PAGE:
On Wednesday, eurozone leaders withheld the latest 8bn euro (£7bn) rescue loans for Greece until after its referendum on the package.At the same time, China refused to commit to the European Financial Stability Fund (EFSF) seeking more clarity on the Greece situation.The referendum is expected to take place on 4 or 5 December.German Chancellor Angela Merkel has said the vote was over whether Greece wanted to stay in the eurozone.
US President Barack Obama is scheduled to hold a meeting with the French President Nicolas Sarkozy on Thursday, where the two leaders are expected to discuss the eurozone crisis.Meanwhile, it has emerged that the UK is ready to support an increase in overall International Monetary Fund (IMF) funding for shoring up the euro.Greece prime minister George Papandreou has said that the referendum is effectively a decision on whether to stay within the single currency.”I do believe there is a wide consensus among the Greek people… and the Greek people will speak soon,” he said.
There has been widespread anger in Greece about the austerity measures such as public sector pay cuts and tax rises that have been demanded by the eurozone leaders as part of the new bailout agreement.The fear is that people may vote against the deal, a move that many feel may jeopardise efforts to resolve the debt crisis.
“The concerns about a disorderly default have risen,” Donald Hanna of Fortress Investment Group told the BBC. Many economists also fear that if Greece were to exit the euro, it could lead to financial contagion, as investors and ordinary bank depositors in other eurozone countries may fear that their own government will follow suit.”Portugal and Ireland may follow Greece and you could also see a rise in the cost of borrowing for economies such as Italy,” said Mr Hanna.Mr Hanna explained that if Greece opted out of the eurozone, it will have to introduce its own currency which may depreciate hugely against the euro.
Any such move, he warned will see the value of euro debt increase and may result in the bankruptcy of firms exposed to it.German Chancellor Ms Merkel said the eurozone leaders wanted Greece to remain a part of the group, but insisted that the Greek government’s decisions were threatening to destabilise the region.”The euro as a whole must remain stable,” Ms Merkel said. “We would prefer to ensure this with Greece rather than without it. But the top priority is stability.”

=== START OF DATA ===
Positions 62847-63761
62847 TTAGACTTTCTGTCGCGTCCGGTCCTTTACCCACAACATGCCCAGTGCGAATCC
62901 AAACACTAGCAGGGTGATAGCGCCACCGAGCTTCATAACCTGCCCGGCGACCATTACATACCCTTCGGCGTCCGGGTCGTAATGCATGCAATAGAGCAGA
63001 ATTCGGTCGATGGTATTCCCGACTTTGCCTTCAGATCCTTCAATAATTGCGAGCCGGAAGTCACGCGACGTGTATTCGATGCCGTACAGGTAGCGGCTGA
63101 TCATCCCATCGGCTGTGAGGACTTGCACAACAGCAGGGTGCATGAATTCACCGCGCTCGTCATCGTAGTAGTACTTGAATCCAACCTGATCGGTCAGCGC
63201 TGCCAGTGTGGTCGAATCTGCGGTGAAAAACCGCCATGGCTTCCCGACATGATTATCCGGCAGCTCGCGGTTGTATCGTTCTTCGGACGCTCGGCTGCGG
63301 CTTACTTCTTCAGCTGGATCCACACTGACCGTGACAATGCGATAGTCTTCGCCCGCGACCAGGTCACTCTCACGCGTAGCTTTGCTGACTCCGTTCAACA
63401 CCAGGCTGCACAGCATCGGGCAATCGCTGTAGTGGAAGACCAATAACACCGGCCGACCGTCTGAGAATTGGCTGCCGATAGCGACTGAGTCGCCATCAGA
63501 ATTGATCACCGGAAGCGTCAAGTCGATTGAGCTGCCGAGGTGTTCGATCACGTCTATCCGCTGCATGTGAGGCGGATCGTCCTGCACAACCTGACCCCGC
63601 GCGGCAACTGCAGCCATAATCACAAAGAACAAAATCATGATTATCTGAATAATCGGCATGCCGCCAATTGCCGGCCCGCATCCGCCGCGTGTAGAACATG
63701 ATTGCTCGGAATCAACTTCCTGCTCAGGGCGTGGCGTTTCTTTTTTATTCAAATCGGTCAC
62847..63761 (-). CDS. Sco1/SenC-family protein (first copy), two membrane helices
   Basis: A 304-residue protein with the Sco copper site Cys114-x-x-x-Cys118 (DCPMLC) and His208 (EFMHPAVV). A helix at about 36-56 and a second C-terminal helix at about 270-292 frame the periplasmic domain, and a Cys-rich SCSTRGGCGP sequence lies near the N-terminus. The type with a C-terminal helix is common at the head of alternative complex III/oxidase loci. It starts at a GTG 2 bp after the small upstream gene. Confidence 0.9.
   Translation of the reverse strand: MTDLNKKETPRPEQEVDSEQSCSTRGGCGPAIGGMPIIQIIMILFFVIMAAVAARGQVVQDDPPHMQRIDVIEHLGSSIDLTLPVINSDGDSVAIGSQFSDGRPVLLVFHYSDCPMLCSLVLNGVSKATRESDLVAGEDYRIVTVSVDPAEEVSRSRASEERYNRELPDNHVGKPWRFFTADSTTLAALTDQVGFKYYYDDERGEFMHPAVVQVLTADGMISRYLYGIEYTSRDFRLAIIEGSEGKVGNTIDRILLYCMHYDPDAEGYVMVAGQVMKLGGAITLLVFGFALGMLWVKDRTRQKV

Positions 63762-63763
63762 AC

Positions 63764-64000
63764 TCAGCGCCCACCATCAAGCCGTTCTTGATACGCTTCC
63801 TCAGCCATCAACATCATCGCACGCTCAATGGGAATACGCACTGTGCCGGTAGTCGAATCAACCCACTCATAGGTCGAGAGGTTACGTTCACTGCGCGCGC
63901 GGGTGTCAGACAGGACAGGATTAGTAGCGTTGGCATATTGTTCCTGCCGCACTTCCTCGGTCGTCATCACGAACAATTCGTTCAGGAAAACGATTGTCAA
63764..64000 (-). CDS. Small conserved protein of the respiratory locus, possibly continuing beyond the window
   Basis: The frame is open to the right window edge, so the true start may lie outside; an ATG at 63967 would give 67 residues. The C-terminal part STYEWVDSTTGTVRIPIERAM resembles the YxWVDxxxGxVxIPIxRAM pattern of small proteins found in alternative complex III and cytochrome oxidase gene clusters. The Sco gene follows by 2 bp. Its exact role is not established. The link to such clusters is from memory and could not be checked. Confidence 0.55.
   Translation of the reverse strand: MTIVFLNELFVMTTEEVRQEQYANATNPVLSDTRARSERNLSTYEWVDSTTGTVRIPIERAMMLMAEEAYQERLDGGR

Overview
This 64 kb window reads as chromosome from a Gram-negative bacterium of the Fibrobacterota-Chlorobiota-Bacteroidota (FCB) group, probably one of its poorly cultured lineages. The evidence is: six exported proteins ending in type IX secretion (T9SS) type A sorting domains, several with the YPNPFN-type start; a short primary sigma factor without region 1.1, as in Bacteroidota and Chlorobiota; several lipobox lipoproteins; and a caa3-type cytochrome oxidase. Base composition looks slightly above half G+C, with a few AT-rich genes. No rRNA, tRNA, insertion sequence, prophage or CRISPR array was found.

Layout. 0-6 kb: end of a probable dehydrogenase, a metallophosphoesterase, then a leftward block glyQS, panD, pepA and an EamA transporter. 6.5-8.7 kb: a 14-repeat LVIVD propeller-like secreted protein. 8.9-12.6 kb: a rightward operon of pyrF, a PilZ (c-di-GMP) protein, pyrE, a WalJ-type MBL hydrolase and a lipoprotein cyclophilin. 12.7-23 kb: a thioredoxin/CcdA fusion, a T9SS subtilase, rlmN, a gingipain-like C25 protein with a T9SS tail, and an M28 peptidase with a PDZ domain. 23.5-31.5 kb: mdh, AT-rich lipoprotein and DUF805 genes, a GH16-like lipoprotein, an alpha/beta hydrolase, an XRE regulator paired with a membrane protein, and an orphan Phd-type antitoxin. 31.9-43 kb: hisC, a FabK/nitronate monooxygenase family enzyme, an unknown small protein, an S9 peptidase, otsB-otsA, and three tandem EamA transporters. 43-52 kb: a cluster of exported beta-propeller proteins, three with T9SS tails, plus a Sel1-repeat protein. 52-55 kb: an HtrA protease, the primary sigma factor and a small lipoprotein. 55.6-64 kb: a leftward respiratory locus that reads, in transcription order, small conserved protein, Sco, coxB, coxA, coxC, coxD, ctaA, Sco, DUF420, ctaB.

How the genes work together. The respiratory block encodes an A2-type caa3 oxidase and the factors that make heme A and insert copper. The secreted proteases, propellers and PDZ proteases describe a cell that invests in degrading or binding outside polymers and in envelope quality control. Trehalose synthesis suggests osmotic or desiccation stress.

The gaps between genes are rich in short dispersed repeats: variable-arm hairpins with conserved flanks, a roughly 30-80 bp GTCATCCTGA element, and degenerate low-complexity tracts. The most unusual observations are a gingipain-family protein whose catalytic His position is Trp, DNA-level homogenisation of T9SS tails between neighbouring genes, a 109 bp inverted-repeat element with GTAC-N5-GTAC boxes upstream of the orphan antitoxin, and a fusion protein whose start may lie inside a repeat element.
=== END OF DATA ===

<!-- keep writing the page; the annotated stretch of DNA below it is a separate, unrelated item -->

French President Mr Sarkozy added “there are rules that form the stability pact. It’s up to Greece to decide if they want to continue the adventure with us”.While the eurozone debt crisis initially started with the smaller economies such as those of Greece and the Republic of Ireland, the fear is that if not controlled in time it may affect bigger economies such as Italy and Spain.That in turn may hurt growth in the region and derail an already fragile global economic recovery.
Italy, whose debt levels are significantly higher than those of Greece, has hundreds of billions of euros in debts coming due for repayment over the next 12 months.However, it is finding it increasingly difficult to borrow money in the international financial markets.The country’s one-year cost of borrowing has risen to 5.1%, its highest since joining the euro, and far above the mere 0.3% interest rate that Germany must pay.The Italian cabinet agreed to new austerity measures demanded by other European governments at an emergency meeting on Wednesday evening, in a bid to ensure them that it was doing its part to cut its debt levels. – BBC